We never keep to the present. We recall the past; we anticipate the future as if we found it too slow in coming and were trying to hurry it up, or we recall the past as if to stay its too rapid flight. We are so unwise that we wander about in times that do not belong to us, and do not think of the only one that does; so vain that we dream of times that are not and blindly flee the only one that is. The fact is that the present usually hurts. We thrust it out of sight because it distresses us, and if we find it enjoyable, we are sorry to see it slip away. We try to give it the support of the future, and think how we are going to arrange things over which we have no control for a time we can never be sure of reaching.

Let each of us examine his thoughts; he will find them wholly concerned with the past or the future. We almost never think of the present, and if we do think of it, it is only to see what light it throws on our plans for the future. The present is never our end. The past and the present are our means, the future alone our end. Thus we never actually live, but hope to live, and since we are always planning how to be happy, it is inevitable that we should never be so.

I’m reading Pascal’s Pensées for one of my classes and this passage hit me like a ton of bricks. How poignant, how important, how true. I have been struggling for years to live more in the present, desperately (and largely unsuccessfully) trying to wrangle my thoughts away from the depths of the past or the expanses of the future. I’ve always been a planner but I desperately long to be someone with more spontaneity, whimsy, and appreciation for the moment. College is an easy place to get lost in the past or the future and I’ve found myself thinking of these four years merely as a stepping stone that serves to bridge the gap between childhood and adulthood. It’s a toxic mindset. I’m pledging, starting now, to make a concerted effort to embrace the present. The future can wait.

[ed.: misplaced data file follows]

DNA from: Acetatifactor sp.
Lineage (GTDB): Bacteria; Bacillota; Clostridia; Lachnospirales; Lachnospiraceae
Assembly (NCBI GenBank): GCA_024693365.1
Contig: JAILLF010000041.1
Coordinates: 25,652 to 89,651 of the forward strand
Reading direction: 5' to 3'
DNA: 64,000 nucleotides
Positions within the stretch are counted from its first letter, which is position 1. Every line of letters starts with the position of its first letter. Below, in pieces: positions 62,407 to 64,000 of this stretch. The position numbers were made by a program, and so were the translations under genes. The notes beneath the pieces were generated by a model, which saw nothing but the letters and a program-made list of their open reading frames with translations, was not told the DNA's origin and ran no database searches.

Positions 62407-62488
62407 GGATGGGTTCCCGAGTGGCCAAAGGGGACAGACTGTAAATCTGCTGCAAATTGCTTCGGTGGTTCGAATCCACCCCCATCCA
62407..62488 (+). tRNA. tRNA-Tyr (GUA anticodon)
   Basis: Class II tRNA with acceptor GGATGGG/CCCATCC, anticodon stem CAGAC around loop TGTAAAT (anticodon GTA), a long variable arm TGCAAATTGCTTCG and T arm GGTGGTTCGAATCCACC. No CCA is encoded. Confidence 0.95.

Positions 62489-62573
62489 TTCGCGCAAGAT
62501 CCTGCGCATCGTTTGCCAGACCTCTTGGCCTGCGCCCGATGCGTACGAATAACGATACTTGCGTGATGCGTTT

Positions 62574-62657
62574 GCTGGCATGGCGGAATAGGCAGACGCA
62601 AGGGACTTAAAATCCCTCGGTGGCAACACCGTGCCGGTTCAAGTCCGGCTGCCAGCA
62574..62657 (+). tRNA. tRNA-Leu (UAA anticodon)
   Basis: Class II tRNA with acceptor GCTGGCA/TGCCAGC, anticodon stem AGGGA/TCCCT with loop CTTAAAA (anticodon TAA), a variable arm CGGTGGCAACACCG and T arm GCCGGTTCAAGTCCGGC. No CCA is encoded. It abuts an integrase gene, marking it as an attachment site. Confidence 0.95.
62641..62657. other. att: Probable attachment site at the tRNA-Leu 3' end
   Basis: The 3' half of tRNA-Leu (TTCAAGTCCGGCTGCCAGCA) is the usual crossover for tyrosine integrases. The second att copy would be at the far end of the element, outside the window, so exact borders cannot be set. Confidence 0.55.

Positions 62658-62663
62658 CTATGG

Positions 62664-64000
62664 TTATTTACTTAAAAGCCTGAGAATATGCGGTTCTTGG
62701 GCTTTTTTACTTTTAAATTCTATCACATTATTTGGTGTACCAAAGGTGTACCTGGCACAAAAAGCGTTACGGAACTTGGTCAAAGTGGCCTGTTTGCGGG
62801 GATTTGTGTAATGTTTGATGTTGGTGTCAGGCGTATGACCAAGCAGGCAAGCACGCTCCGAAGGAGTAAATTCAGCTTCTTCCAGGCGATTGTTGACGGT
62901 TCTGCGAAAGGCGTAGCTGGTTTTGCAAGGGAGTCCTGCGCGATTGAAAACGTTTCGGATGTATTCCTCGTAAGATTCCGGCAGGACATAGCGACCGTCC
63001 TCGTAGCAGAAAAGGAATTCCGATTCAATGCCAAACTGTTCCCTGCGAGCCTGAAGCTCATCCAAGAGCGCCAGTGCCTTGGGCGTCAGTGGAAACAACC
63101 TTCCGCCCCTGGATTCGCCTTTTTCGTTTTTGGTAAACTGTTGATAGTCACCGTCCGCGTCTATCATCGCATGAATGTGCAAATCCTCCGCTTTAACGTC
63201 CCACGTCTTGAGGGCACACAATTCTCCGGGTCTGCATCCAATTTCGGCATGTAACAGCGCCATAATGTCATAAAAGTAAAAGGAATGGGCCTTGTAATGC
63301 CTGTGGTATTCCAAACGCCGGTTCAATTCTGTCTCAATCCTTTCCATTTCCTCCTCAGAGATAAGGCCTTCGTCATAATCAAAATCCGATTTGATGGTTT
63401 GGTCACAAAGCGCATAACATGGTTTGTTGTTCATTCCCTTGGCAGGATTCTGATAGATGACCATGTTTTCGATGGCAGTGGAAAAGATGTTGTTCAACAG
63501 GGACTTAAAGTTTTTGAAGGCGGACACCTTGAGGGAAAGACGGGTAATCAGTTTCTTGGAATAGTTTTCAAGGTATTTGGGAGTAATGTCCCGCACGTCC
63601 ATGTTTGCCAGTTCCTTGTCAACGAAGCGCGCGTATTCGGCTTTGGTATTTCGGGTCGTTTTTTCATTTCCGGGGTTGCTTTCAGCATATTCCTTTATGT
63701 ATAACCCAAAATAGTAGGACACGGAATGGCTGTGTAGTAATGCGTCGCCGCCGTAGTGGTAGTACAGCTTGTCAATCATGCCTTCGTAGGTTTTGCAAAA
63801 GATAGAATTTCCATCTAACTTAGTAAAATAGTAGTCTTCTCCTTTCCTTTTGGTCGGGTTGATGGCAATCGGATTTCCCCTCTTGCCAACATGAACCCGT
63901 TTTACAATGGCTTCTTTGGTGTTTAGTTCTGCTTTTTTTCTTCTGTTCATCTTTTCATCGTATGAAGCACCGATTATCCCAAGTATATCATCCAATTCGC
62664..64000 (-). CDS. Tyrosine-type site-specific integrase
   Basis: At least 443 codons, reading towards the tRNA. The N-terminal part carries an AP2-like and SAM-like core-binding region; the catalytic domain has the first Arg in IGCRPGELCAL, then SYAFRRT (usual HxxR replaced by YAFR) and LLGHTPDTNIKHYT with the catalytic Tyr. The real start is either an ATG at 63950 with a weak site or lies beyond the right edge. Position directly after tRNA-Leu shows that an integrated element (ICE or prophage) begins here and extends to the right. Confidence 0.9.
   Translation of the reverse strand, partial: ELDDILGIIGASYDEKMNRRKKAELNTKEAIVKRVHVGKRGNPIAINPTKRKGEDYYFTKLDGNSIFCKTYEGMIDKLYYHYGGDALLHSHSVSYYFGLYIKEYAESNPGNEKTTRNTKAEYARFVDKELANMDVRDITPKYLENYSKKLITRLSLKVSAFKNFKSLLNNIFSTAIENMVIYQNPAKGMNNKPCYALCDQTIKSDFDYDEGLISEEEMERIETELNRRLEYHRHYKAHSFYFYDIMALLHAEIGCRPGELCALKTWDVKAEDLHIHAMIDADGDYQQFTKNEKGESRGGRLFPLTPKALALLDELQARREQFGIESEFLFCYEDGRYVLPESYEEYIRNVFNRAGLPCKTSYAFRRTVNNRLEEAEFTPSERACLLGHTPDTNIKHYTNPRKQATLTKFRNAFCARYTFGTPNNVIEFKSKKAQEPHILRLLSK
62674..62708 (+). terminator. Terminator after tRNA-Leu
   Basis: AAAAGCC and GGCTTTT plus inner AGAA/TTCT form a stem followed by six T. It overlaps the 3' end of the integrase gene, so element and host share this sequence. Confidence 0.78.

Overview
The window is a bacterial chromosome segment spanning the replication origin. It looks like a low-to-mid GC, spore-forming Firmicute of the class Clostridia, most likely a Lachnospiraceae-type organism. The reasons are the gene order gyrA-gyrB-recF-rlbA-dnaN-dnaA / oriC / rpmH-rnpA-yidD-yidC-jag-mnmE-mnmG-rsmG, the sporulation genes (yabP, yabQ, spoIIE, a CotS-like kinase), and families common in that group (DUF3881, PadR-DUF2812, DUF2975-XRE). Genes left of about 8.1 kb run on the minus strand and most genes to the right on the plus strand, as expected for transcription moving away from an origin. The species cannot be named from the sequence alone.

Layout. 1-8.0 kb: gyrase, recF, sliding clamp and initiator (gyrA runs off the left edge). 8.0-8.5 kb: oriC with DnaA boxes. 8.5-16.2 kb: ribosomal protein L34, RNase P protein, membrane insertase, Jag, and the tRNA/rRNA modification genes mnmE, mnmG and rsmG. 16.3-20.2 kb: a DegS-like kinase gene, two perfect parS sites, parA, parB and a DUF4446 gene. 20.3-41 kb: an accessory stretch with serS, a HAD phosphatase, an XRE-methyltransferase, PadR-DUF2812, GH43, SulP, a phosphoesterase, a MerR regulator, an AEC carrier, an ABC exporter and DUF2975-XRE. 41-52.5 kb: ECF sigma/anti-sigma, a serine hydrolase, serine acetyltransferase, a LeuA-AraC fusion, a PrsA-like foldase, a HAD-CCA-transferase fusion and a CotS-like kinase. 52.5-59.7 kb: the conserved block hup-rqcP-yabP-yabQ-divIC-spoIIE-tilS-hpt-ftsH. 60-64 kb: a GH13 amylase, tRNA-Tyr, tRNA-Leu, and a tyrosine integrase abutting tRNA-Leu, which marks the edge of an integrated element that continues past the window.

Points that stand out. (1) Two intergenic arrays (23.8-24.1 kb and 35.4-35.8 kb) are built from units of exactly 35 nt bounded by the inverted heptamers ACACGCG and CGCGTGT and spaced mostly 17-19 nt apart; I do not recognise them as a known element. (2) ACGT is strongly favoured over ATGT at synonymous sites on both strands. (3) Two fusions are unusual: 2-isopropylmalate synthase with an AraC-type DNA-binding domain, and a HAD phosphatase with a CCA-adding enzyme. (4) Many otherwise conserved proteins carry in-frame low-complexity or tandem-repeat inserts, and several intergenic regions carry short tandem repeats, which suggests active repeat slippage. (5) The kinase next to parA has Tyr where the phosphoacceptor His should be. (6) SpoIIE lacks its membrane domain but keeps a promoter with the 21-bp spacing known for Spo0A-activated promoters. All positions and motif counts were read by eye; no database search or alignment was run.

November in Boston


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